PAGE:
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November 7, 2015

United States

Washington DC—FDA Refusals October 2015

 

On November 4, 2015, the USA Food and Drug Administration (FDA) published information on entry line* refusals for the month of October 2015.  Among them were 112 for seafood, including 17 (15.2%) for shrimp for reasons related to banned antibiotics.

 

Through the first nine months of 2015, the FDA has now refused a record total of 377 entry lines of shrimp products for reasons related to banned antibiotics.

 

Cumulatively, FDA’s refusals of shrimp in 2015 substantially exceed the agency’s actions over the prior thirteen years.  As the table below indicates, the 377 shrimp refusals in just the first nine months of 2015 exceed the total number of refusals for the six years between 2002 and 2007, the four years between 2008 and 2011, and the three years between 2012 and 2014.

 

   

 

The 17 shrimp refusals involved shipments from six different companies located in India, Malaysia and China.  The refusals were reported from five different FDA District Offices:

 

Kay Kay Exports (India), a company listed on Import Alert 16-129 for nitrofurans on September 17, 2015, but not currently listed on Import Alert 16-124, had two entry lines refused for shrimp contaminated with both nitrofurans and veterinary drug residues in the New York District

 

RDR Exports (India), a company listed on Import Alert 16-129 for nitrofurans on October 9, 2015, but not currently listed on Import Alert 16-124, had one entry line refused for shrimp contaminated with nitrofurans in the Los Angeles District.

 

Ocean Vision, Sdn., Bhd. (Malaysia), a company listed on Import Alert 16-129 for nitrofurans on June 9, 2015, but not currently listed on Import Alert 16-124, had three entry lines refused for shrimp contaminated with both nitrofurans and veterinary drug residues in the San Francisco District and two entry lines refused for shrimp contaminated with both nitrofurans and veterinary drug residues in the Los Angeles District.

 

Omega Frozen Seafood, Sdn., Bhd. (Malaysia), a company listed on Import Alert 16-129 for nitrofurans on August 11, 2015, but not currently listed on Import Alert 16-124, had two entry lines refused for shrimp contaminated with both nitrofurans and veterinary drug residues in the New York District.

 

Ruian Huasheng Aquatic Products Factory (China), a company not currently exempted from Import Alert 16-131 (covering shipments of certain types of aquacultured seafood, including shrimp, from China), had five entry lines refused for shrimp contaminated with veterinary drug residues in the Baltimore District.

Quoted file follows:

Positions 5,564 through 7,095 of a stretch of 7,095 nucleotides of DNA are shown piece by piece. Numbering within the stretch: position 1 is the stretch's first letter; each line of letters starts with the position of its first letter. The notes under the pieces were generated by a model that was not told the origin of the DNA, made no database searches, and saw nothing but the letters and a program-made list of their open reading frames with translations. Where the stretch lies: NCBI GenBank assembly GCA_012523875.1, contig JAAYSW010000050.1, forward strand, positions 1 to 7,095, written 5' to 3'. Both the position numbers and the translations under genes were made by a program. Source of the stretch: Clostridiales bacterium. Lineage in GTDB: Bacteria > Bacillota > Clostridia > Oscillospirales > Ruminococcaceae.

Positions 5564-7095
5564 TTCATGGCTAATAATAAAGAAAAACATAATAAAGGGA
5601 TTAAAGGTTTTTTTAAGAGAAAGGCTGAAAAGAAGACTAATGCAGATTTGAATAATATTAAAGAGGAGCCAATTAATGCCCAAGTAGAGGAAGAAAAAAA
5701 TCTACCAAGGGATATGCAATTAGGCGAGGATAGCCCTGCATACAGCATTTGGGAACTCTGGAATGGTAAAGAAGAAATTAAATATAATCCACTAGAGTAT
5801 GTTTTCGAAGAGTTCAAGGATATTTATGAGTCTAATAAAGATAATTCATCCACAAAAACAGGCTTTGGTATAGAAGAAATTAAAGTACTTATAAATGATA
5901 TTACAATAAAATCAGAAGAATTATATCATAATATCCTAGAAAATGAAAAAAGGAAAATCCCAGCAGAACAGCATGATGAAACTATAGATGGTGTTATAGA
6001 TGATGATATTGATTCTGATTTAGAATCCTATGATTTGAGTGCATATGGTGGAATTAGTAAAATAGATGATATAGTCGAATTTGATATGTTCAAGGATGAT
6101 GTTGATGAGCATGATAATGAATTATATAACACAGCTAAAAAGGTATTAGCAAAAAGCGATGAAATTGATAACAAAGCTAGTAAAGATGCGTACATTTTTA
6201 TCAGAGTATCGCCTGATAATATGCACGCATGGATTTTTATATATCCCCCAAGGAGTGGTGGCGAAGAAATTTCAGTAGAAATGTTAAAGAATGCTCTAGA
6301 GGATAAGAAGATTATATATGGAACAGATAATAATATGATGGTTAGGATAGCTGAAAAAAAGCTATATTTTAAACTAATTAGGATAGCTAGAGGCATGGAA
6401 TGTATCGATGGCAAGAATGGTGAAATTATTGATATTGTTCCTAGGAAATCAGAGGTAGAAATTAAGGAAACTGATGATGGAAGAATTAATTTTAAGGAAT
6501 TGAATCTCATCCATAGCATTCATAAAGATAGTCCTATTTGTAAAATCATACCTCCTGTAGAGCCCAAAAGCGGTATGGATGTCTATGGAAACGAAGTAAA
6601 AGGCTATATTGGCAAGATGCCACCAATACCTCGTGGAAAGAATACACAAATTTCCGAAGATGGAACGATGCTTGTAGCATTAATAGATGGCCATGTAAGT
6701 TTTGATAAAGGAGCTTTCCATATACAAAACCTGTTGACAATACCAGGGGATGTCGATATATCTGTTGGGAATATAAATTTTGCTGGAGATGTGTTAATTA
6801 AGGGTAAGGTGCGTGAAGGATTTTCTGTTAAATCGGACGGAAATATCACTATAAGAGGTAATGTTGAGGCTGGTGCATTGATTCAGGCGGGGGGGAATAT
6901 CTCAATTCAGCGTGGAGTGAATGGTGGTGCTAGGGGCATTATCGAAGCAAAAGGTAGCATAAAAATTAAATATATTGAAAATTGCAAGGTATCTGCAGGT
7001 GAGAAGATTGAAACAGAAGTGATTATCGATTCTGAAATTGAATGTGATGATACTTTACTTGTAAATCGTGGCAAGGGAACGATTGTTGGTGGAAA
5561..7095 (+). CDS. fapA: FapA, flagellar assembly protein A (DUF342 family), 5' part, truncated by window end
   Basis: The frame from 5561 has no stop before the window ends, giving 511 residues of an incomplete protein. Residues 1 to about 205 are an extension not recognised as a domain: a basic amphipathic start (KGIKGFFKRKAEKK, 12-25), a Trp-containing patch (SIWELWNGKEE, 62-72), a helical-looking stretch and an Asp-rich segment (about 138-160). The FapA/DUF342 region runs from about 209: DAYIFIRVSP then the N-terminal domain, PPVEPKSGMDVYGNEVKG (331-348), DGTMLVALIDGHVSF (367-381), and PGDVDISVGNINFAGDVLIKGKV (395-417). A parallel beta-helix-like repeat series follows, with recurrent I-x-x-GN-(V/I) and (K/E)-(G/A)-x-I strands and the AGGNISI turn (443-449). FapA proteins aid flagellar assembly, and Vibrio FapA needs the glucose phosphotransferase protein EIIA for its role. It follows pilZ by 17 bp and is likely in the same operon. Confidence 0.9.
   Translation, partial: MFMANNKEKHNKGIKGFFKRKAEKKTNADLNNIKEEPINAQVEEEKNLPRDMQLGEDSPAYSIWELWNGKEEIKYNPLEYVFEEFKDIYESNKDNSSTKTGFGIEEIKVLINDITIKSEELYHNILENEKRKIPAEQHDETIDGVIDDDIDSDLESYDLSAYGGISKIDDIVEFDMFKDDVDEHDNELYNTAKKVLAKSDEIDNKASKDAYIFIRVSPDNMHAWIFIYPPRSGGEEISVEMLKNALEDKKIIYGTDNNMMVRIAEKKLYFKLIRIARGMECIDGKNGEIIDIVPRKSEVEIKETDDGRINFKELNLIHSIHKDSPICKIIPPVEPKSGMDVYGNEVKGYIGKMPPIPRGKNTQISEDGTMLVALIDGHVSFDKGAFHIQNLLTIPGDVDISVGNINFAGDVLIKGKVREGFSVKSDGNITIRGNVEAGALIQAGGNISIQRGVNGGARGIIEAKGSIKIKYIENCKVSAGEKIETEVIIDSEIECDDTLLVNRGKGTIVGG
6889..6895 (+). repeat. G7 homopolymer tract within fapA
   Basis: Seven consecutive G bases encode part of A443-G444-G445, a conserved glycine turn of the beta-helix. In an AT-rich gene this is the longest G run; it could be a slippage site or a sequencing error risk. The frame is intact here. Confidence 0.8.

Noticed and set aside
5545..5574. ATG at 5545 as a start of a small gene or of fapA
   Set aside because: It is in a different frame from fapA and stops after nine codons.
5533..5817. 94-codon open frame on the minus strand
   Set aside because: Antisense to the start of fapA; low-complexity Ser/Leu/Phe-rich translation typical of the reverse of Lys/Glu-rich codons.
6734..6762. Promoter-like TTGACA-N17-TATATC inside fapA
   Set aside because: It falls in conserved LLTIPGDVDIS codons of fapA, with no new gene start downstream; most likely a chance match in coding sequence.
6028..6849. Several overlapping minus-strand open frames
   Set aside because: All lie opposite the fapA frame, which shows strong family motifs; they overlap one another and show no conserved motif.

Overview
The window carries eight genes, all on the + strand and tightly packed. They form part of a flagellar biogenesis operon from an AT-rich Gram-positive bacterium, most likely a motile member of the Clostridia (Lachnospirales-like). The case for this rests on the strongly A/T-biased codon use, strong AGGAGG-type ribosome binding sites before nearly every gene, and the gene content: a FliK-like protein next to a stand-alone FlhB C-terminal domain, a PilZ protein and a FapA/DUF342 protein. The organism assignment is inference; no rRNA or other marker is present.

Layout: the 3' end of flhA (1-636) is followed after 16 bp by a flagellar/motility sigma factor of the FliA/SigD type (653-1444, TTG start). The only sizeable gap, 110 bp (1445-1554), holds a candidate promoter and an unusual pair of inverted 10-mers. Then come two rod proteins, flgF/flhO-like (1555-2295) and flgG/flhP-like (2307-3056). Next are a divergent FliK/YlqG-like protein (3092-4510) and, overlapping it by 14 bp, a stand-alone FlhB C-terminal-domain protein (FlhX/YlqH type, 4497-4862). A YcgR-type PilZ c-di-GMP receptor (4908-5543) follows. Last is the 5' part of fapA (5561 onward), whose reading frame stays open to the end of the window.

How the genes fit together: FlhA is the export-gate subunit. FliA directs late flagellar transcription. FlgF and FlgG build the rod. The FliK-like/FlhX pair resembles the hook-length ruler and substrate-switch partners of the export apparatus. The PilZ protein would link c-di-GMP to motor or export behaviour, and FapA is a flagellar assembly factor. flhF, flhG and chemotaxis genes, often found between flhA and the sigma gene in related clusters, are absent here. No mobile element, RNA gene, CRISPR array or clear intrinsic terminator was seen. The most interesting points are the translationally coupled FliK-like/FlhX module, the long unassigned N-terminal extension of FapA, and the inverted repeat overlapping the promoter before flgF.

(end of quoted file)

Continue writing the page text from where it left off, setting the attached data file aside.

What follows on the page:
Zhousahn Yueyang Food Co., Ltd. (China), a company not currently exempted from Import Alert 16-131 (covering shipments of certain types of aquacultured seafood, including shrimp, from China), had two entry lines refused for shrimp contaminated with veterinary drug residues in the San Juan (Puerto Rico) District.

 

Beyond the record number of entry line refusals of shrimp from all countries for reasons related to antibiotics, as shown in the chart below, through the first nine months of 2015, the FDA has refused more entry lines of shrimp for antibiotics from India (33) than the agency refused in the previous three years combined (27).

 

   

 

* FDA refusals ‎ are not of shipments; rather they are defined as “entry lines”.  A single container of shrimp shipped to the United States could include multiple entry lines.  For example, a single container of imported shrimp could contain peeled and deveined shrimp (PND) of multiple count sizes.  An importer can break this shipment out into multiple entry lines—PND/31-40/count as one, PND/41-50/count as another and PND/51-60/count as a third.  If all of this shrimp is contaminated with antibiotics and detected by the FDA, then that single container load would be reported as three entry line refusals.

 

An entry line is a type of product in any given container or other method of import.  Example: A container of imported shrimp (40,000 pounds) may have several different types of shrimp within that container such as peeled and deveined, cooked, breaded and headless shell-on.  Each different type of product in that container has its own code and each product is considered an “entry line”.

 

Source: Southern Shrimp Alliance.  FDA Refusals of Shrimp for Antibiotics Increase in October; Agency Has Now Refused More Indian Shrimp Entry Lines for Antibiotics in 2015 Than in Prior Three Years Combined.  November 4, 2015.

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